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The Approaching Crisis.

The very first day of the late session we appealed to Congress, in the strongest forms we were capable of employing, to pass all the laws necessary to give conscription full effect as soon as possible. Instead of doing so they wasted six weeks in discussing the conscription bill, which, after all, was passed under the spur of the previous question. --The members seemed to be seized with the same lethargy that benumbed their faculties after Manassas. They thought that because our troops had driven the enemy from Richmond there was to be no more fighting. in this delusion they were encouraged by the President, who told them that no immediate increase of the army was necessary.--The infatuation that dictated such an annunciation. was amazing. The Yankees had not only determined on, but had already begun to levy a new force of six hundred thousand men. That force, we peaked declared, would be raised in a very short time, and we were not wrong. It is already in great part; is drilling as rapidly as it can and by the time the cold weather sets in it will be upon us. We shall have another ‘ "on to Richmond,"’ and that is a very short time. The advance of McClellan indicates thus much. But an advance in that direction will not be all. Sigel's levies, if we are to credit the Yankee accounts, are to bear down upon us from Washington by the line of the Orange and Alexandria railroad. They are to accomplish the two-fold task of taking Richmond and cutting off General Lee. That great military oracle the New York Times, has already laid down the programme, Nothing is easier, it thinks, than to march straight into Richmond, and if permitted to be done, undoubtedly nothing would be easier. The Herald in its peculiar style, calls upon us to lay down our arms and submit to the Yankees.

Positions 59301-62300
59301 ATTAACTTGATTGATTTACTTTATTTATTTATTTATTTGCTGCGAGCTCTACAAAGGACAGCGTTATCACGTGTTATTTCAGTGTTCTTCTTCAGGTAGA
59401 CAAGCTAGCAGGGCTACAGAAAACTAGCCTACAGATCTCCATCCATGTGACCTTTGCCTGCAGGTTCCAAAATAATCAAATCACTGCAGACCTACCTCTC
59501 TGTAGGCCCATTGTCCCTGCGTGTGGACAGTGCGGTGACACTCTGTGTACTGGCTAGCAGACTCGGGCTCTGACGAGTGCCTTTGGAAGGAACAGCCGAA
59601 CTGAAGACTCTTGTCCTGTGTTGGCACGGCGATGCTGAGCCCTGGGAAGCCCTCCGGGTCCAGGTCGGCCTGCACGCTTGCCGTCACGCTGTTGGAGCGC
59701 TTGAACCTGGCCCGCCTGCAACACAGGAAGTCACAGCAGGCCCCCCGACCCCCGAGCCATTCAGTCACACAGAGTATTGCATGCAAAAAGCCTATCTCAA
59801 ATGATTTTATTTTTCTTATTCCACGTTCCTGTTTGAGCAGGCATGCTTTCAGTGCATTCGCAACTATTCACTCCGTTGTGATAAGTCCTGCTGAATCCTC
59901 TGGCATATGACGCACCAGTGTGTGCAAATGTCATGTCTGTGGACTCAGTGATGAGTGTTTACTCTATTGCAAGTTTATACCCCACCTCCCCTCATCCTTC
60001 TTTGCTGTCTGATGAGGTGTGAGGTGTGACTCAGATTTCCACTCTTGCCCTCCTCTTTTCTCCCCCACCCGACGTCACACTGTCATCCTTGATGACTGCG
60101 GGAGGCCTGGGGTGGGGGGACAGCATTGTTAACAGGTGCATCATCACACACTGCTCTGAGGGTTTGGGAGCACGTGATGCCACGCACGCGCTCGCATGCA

Where there is much smoke there is sure to be some fire. Through the mist of all this vaporing we can perceive a steady purpose to push us to the uttermost. An invasion is designed to which that we have yet seen of invasion is mere child's play. We speak it — not for the purpose of creating unnecessary alarm — but warn our people of what they have to expect, and to prepare them for the occasion. We know not what preparations may have been made to meet and repel the foe; but we know that the authorities are well aware of his intentions. We hope, therefore, that everything has been done which the occasion requires.

The people of the Confederates States will meet this new invasion as they met that which preceded it — with the promptness and gallantry becoming men who have no superior in those qualities, and with that firmness which nerves the soul to dare the utmost that an enemy can inflict. We have no belief that we can be finally beaten here upon our own soil, fighting for our altars and our firesides — But we must dismiss all illusions, agreeable as they may be, and learn to look at the grim reality. it is war in its most gloomy aspect that we are called upon to endure. War for the purpose of reducing us to slavery"war for the purpose if converting the South in a second San. Domingo — war which invokes the aid of the negroes to destroy all ages, sexes, and conditions.

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